Competition, co-creation accelerate in Week 2 of Airbus Cargo Drone Challenge

Our latest community challenge has gotten off to a fast start and is showing no signs of letting up anytime soon.

The Airbus Cargo Drone Challenge is averaging eight entries per day since its April 12 kick off. That puts the Challenge on pace to reach 330 entries by the May 22 deadline, good for second all-time in Local Motors challenge history behind the BMW Urban Driving Experience Challenge in 2012 (414 entries). The entry rate will presumably drop-off, but the Airbus Cargo Drone Challenge is still likely to end up as one of Local Motors’ most popular and successful co-creation events.

“Over the years we’ve had about 80 challenge-type community engagements and only four had more than 250 submitted entries,” said Aurel Francois, a long-time Local Motors design engineer. “If things keep adding up the way they are, we’ll have a fifth challenge reaching that bar. I’m curious to see how high it will go.”

As of the publishing of this post, we’ve accumulated 124 entries.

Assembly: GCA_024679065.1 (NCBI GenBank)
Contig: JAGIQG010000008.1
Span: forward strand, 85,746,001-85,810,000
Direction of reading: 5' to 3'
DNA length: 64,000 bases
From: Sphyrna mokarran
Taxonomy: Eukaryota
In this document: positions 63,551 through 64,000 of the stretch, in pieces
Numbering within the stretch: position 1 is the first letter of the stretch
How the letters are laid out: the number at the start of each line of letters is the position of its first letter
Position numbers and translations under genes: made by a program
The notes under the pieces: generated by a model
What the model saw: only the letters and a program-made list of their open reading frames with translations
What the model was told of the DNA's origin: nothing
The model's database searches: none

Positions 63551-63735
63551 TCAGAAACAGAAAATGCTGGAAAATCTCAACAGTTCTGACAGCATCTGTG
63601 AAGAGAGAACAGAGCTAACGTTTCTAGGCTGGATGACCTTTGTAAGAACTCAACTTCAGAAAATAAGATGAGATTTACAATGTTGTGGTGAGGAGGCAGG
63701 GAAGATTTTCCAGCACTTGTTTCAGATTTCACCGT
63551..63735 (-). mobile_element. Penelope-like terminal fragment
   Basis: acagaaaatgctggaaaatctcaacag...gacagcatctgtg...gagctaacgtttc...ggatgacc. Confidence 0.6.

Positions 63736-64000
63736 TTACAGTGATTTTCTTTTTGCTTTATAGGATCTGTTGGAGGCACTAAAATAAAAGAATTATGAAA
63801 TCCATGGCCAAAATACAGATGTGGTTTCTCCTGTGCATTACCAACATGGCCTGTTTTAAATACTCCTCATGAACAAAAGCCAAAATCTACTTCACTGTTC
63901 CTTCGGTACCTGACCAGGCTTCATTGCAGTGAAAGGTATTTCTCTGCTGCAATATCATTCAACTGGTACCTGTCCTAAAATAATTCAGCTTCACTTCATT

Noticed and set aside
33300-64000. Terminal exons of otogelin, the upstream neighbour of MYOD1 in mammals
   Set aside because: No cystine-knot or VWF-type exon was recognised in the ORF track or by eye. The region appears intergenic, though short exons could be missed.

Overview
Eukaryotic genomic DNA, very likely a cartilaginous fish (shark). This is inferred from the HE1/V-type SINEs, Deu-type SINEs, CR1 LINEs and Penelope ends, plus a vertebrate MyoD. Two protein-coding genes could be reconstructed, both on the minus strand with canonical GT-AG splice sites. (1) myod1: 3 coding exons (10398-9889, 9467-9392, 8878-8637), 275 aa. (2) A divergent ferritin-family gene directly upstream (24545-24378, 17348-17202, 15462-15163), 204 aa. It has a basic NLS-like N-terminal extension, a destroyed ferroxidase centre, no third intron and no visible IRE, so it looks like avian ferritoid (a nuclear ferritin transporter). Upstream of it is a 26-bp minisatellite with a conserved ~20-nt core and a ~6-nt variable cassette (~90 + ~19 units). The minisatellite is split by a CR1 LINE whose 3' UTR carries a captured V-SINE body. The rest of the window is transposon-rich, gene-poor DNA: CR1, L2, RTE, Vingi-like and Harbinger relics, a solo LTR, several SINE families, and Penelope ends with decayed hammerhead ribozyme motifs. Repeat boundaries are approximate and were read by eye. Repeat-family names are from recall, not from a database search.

Community awareness on display

A few entrants from our co-creation community have mentioned the devastating earthquakes and aftershocks in Japan and Ecuador the past two weeks as inspiration for their submissions. Others have reflected on their past experiences as rescuers in disaster-stricken areas to guide their designs. Though the Airbus Cargo Drone Challenge seeks a multi-purpose Unmanned Aerial Vehicle (UAV), the primary purpose of the winning entry will be delivery of medical supplies for humanitarian and emergency response missions.

Airbus Group has recently met with experts in humanitarian aide to gather more insight as to the principal drone specifications necessary to overcome both bad infrastructure in rural areas and obstacles created by natural or otherwise disasters. The idea is to make the drone design simple, universal and inexpensive enough for hospitals and relief organizations to already have replacement battery packs on hand.

Valid Airbus Cargo Drone Challenge entries will have the ability to travel 60-100 kilometers (37-62 miles) with a maximum cargo weight of five kilograms (11 pounds) on one battery charge. Once the drone lands at its destination, emergency personnel will unload the cargo, swap out the battery, and send the drone back for its next mission.

Plenty of time to get involved

Despite the high-stakes nature of the Airbus Cargo Drone Challenge, co-creation is flourishing. Nearly all participants are submitting their concepts, then clicking on the competition’s entries to provide feedback and constructive criticism to others. You still have nearly four weeks to submit your entry and get involved in one of the most important endeavors for both emergency management and aviation thus far in the 21st century.

Visit the Airbus Cargo Drone Challenge page today and make your mark in history.

By BWilkins

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